pro cycling

Cycling Style and Substance

Despite being physically some of the fittest athletes on the planet, off the bike, pro-cyclists often look a bit odd; deformed, misshapen and out of proportion, with their oversized cycling specific muscles and complete rejection of any body weight which isn’t absolutely necessary for the job in hand.

To see some of them carrying out a simple, everyday task like walking in a straight line often gives the impression of a gangly teenager or a baby deer; all arms and legs, none of which are completely under their control.

But to see a pro-cyclist in context (i.e. on a bike) is often a demonstration of beauty and grace.

Their otherwise misshapen body parts, when seen in their natural habitat and utilized for their intended purpose, make sense. The best cyclists have a fluid, circular pedalling style which is smooth, efficient, and beautiful to watch. In fact, it is said that what truly separates the professionals from everyone else (apart from determination, powerful muscles, a big heart and huge lung capacity) is pedalling style. The French call it ‘souplesse’: a style which is supple and flexible.

There are skinny little climbers, up out of the saddle and dancing on the pedals, muscular sprinters with bikes bucking beneath them in acceleration, and time-triallers tucked into impossible aerodynamic positions and cutting through the air; all exhibiting their own take on style, grace, and the kind of speed that most of us can only dream of.

In contrast, the less talented (or simply very tired) amongst us mash up and down on the pedals, stamping the power out in great clumsy jerks, and missing out totally on the efficiency of smooth technique; employing not so much a fluid circular motion, as pedalling squares.

But it goes beyond pedalling style; the more cycling you watch, the more you begin to understand the finesse and the bike handling skills of the top cyclists. The very best shift their weight around the bike with simple, imperceptible movements, which allow them to nip through a gap, negotiate an awkward corner at speed, or bunny hop a traffic island when rolling through town.

Talking of bike handling, take a look at this video clip featuring former world champion Thor Hushovd using up a few of his nine lives:

Of course, Hushovd is really only messing around but look at the style of the man, the way he pedals, and how balanced he looks on the bike.

But even in the pro ranks there are riders who, although quick, ride as if they’ve been handed the wrong sized bike, or indeed are riding the contraption for the first time. You see some who arch themselves across the bike like an excited crab, others who look hunched or who waggle their elbows around as they pedal, and those for whom rigor mortis appears to have set in. The great Eddy Merckx, in fact, was no technician, even as he bobbed and weaved his way to win after dominant win.

On my better days, when the kids have decided to allow me a full and unbroken 6 hours of sleep, and I haven’t overdone it on the Rioja, there are brief moments when I’m skimming across the tarmac like a vision of athletic poetry; smooth, agile and quick.

Then I catch a view of myself in a shop window and the image evaporates.

Ah well…every cloud has a silver lining. I may not look like Laurent Fignon on the bike, but at least I don’t resemble Bambi-on-ice when I’m out doing the shopping.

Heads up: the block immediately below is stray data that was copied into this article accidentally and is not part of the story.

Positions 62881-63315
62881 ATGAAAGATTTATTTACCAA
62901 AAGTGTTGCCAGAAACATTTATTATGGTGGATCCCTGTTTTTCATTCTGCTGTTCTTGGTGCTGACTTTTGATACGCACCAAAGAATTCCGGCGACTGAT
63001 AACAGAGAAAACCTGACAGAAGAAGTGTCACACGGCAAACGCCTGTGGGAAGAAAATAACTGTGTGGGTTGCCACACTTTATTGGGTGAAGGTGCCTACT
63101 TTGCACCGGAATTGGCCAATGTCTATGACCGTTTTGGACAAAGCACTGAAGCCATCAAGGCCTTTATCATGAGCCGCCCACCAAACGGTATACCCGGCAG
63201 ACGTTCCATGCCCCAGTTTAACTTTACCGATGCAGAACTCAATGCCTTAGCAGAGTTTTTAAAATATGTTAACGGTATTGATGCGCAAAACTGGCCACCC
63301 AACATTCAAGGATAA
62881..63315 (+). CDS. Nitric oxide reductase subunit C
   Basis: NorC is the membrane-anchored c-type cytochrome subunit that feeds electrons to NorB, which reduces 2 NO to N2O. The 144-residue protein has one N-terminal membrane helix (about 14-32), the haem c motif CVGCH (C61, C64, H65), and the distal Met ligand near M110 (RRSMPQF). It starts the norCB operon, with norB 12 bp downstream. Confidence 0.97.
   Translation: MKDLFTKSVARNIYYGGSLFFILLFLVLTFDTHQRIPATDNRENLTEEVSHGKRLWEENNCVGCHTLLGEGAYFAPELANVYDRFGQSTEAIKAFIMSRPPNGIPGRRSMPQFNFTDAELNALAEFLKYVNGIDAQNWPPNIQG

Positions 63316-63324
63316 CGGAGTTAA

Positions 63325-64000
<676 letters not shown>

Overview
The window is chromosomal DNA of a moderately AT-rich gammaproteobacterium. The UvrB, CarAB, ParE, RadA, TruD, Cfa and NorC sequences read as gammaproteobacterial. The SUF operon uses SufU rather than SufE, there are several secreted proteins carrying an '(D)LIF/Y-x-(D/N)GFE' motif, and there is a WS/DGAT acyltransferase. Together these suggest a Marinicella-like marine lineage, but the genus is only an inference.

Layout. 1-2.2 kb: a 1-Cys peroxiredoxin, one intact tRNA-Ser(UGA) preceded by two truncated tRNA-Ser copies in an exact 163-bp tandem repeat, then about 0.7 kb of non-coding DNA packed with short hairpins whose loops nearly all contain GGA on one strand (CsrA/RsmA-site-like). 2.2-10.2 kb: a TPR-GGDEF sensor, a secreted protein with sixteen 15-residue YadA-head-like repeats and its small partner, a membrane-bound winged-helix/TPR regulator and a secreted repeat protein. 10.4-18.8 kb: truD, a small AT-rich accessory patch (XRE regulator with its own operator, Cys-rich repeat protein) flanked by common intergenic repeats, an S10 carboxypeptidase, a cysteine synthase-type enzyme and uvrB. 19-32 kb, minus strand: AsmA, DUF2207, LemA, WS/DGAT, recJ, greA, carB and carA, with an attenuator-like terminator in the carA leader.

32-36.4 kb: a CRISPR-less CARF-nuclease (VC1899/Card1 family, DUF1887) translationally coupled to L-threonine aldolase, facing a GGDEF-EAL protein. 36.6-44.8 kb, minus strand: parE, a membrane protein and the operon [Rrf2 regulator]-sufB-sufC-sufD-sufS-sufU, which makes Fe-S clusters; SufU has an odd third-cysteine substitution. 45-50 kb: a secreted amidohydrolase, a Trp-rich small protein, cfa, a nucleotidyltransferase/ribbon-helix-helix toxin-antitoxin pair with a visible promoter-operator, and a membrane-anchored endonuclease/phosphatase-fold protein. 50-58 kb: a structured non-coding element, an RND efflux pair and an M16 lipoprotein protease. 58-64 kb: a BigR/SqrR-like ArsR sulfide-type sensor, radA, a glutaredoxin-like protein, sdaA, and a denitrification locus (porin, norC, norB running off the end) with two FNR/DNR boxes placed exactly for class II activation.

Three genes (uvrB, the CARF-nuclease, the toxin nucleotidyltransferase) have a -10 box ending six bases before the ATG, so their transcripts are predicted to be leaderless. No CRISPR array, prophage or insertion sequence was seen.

12 comments on “Cycling Style and Substance

  1. I always feel I’m somewhere in the middle. I look spectacular on my bike, thin, kit, decent set of pistons, but that I’m still missing something that only comes with surpassing 70,000 miles… Ah well, good thing is the solution is more miles.


  2. saltyvelo

    Good thing I look like hot mess on the bike and off. I just focus on keeping it out of the ditch (shopping included).


  3. Chikashi

    There were video recordings of a few segments in a sportive about 6 weeks ago where I am caught nodding like a true nodder. I cringed. Then, a few weeks later I saw clips from the RvV sportive and was relieved to see that my form seems to have returned to what it was before the winter. Video clips do a marvelous job of shattering one’s delusions about good form…


  4. Hey, as long as we are all keeping the rubber side down, I will take it (and pour me another glass of Rioja).


  5. Cool post 🙂
    I have to say, I think I look OK on the bike, apart from the imbalance between my, hard, toned legs and my belly forcing its way to the top tube (I’m not fat, it’s just I have a weak core…honest). As cyclists, our cores NEVER get exercised; legs, butt and shoulders when climbing. The jiggling remains in the centre.

    There’s nothing more graceful and amazing than a team of pros doing a TTT, in matching kit, inches between wheels, looking like they were born with the machine between their legs.

    The other thing is how good or bad we look in Lycra; I am lucky enough to be able to pull it off. Some folk, well, just can’t. Vanity is EVERYTHING in road cycling 😉

    I remember watching that vid with Thor in a few months back; love it 🙂


    • Thanks very much. It’s true, the way you look on the bike Is important, couldn’t agree more. I started a programme of core exercises in the winter which made a difference to the jiggling really quickly…problem is, they were mind numbingly tedious and got kicked into touch!


      • I’m terrible at doing them, or er…not doing them! I have back problems instead, so at least that gets stretched 🙂


  6. Pingback: Coffee, cake, and a communal copy of Rouleur | ragtime cyclist

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